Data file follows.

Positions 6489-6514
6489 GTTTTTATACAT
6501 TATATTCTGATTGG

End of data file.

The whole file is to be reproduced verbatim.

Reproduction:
Positions 6489-6514
6489 GTTTTTATACAT
6501 TATATTCTGATTGG